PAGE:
So we have a compelling clinical and business case. How does proactive care pathway redesign fit strategically with the current reforms? Adopted appropriately, these approaches to care:
- provide for a flexible application, allowing for local decision-making regarding the care pathway, ensuring patient centred wellness models and a devolved NHS
- incorporate GP clinical input, solidifying GPs as trusted advisers to patients and as informed parties in decision-making. In addition, forward thinking GPs who will lead in the early adoption of GP commissioning have expressed concerns of fiscal balance related to unscheduled care use within hospitals - specifically A&E, access to primary care and management through rehabilitation and preventive care for long-term conditions such as COPD. These care pathway modifications get to the heart of these concerns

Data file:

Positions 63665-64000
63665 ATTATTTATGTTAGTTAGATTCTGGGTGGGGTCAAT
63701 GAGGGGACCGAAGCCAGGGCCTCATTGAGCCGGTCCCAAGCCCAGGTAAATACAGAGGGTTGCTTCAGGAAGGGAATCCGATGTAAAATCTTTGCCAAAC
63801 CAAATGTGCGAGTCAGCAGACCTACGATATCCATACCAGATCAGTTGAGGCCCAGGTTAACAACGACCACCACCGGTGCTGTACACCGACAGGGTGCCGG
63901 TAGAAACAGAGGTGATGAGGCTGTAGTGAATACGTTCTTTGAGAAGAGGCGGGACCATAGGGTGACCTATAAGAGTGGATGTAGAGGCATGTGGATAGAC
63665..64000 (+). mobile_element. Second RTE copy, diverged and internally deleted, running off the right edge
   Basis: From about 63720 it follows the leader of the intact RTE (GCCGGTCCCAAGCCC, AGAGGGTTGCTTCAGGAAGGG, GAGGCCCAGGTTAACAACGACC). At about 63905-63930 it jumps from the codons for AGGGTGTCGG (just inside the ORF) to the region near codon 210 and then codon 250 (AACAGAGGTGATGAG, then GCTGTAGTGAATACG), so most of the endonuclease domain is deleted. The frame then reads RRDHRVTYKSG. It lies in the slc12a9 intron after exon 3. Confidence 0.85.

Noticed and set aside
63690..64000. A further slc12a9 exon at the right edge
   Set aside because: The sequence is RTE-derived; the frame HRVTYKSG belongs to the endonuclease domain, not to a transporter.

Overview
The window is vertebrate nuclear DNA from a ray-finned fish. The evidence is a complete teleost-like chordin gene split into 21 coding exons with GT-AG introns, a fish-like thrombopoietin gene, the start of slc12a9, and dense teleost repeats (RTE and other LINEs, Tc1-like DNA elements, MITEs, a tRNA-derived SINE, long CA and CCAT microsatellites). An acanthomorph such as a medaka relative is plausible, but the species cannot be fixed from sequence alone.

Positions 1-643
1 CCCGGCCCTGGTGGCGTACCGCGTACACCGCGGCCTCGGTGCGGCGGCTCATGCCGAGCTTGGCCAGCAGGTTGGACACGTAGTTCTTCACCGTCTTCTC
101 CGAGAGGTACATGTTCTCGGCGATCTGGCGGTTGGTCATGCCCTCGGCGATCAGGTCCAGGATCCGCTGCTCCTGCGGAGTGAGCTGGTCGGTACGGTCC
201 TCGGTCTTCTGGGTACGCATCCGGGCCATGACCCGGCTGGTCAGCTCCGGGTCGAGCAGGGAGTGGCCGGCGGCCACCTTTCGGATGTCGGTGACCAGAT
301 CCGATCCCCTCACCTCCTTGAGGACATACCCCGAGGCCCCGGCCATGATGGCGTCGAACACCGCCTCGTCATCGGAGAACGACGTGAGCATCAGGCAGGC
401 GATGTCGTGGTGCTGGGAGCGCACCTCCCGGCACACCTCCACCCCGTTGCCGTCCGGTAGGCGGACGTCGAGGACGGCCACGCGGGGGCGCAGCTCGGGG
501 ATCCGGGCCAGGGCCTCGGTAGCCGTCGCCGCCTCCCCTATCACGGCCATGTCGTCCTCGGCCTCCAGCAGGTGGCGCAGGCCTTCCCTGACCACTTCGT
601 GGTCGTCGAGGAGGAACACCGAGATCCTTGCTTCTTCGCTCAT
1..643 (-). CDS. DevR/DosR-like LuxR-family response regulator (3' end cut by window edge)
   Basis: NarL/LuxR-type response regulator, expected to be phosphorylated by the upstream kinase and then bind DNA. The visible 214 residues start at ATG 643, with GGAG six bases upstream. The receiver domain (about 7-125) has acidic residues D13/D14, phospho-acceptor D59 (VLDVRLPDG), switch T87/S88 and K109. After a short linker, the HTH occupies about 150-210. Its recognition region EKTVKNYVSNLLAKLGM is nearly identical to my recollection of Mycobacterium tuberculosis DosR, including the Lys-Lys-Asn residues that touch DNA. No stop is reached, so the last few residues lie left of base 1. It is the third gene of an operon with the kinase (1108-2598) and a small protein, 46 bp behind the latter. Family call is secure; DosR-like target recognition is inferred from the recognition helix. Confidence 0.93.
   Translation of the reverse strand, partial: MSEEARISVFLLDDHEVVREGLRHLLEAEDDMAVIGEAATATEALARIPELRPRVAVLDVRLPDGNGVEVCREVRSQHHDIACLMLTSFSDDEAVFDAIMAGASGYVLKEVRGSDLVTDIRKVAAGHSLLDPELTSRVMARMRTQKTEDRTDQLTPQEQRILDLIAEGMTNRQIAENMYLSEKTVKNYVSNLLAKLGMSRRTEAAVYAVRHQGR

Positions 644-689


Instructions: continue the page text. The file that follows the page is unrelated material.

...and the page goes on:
- allow foundation trusts to establish roles in which they serve as active coordinators of care across the patient journey, integrating provider arms with community care as a means of avoiding penalties for avoidable spells, unnecessary admissions and prolonged length of stay, as well as securing community referrals and retaining and/or growing their ambulatory service mix through GP collaboration for community provision of care
- drive NHS and independent providers to remain competitive under “choice among any willing provider” by yielding a competitive, integrated COPD offering